The church and school are connected by a breezeway, and a glance at a parish bulletin shows that many activities are connected with the school. The parish also operates a busy day care center.
The Franciscans staffed St. Paschal for over 50 years. When they left in 1968, Father John Prince became the parish’s first diocesan priest pastor. The present pastor, Father Dan Wetzler, was assigned there in 1992.
Besides his parish duties, Father Wetzler is the co-liaison for the Charismatic Renewal in the Spokane Diocese. That position has had an impact on the parish. St. Paschal parishioners have demonstrated throughout their history that they are committed, dedicated Catholics with a willing spirit of volunteerism. However, their spirituality and commitment deepened with the greater understanding of the renewal and its “life in the Spirit.” This is expressed in parish worship which is lively and exuberant, with plenty of music, singing and sometimes even dancing. It’s also expressed by parishioners’ service to others.
The altar society, started by Father Capistran in 1916, and its many guilds are very active as they continue to serve parish needs. The parish’s Knights of Columbus Council has about 50 members and there is never a lack of volunteers for a KC project. Eucharistic Adoration is held weekly; several small faith-sharing groups meet regularly. Daily Mass has good attendance.
Olive Harrison has been in the parish 63 years. She counted parish volunteers recently, and, to her surprise, discovered that 100 people were involved with some kind of ministry that week, from assisting at Mass to social outreach.
Harrison herself is one of those volunteers. She helps make quilts for charitable organizations such as the St. Vincent de Paul Society and belongs to a small faith-sharing group. “It’s a great parish,” she said. “We’ve had lots of improvements, physically and spiritually.”
Teenager Shannon Davis is a newcomer to St. Paschal and to Catholicism. She said she likes being “part of the church; everyone is friendly and happy.” She’s a volunteer, too, and helps out by serving at Mass.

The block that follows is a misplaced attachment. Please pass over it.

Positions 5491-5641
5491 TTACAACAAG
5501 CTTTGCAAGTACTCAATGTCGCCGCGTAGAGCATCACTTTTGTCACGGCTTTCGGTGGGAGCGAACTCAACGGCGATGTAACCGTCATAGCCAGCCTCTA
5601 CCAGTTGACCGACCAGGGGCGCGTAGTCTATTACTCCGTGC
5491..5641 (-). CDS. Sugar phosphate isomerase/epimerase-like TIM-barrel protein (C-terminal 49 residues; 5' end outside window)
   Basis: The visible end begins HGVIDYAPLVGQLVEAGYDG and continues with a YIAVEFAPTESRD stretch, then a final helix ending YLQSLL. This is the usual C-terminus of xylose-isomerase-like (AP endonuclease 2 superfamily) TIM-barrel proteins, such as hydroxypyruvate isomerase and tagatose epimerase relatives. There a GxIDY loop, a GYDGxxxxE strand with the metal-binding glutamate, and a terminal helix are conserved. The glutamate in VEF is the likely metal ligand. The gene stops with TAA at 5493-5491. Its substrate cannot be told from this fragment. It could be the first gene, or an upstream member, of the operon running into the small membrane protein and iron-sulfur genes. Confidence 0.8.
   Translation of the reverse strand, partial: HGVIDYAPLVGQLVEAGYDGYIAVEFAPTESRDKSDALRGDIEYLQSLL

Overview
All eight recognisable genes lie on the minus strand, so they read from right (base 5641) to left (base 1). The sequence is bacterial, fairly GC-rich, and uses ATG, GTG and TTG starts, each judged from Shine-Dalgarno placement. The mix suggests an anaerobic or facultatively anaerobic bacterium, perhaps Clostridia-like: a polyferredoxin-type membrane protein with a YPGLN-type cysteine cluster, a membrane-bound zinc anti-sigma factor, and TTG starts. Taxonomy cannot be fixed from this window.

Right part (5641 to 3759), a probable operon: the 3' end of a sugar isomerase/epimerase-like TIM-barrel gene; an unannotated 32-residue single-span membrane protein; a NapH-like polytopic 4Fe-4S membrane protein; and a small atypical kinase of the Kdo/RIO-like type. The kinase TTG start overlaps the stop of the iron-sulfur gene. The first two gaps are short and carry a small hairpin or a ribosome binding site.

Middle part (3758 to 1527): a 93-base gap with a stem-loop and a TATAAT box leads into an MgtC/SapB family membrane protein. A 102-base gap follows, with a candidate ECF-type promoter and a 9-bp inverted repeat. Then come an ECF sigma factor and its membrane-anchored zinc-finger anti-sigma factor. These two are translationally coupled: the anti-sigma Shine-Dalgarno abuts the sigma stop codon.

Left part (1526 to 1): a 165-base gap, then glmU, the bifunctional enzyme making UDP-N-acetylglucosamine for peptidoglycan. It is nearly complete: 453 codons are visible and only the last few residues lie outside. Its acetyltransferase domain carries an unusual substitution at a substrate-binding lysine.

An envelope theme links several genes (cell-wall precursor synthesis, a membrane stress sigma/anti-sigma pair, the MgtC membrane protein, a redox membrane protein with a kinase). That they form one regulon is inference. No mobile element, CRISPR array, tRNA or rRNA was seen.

Frank Cheyney is the Grand Knight of the parish KC council and chairman of the finance council. He has been in St. Paschal Parish for four-and-a-half years. He was away from his Catholic faith for some years, but found his church home in the St. Paschal parish community. “They are a group of loving, caring, good, solid people who feel a love for God and for each other. There’s a strong encounter with God’s spirit,” he said.
Living out the Gospel — how that is done — is important in the parish, he said. “It’s not just going to church each week and that’s it, but that we’re here to serve.”
Said long-time parishioner Vivian Gregson, a co-president of the altar society: “We’ve kept the old, but we’re not afraid to try the new.” As a physical example, an immersion baptismal font was built by parish men at the south entrance to the church, incorporating marble from the church’s old altar. On the spiritual side, worship at St. Paschal is animated and joyful, yet the reverence of parishioners and their appreciation of tradition shines through.
Gregson summed it up: “It’s a jewel of a church.”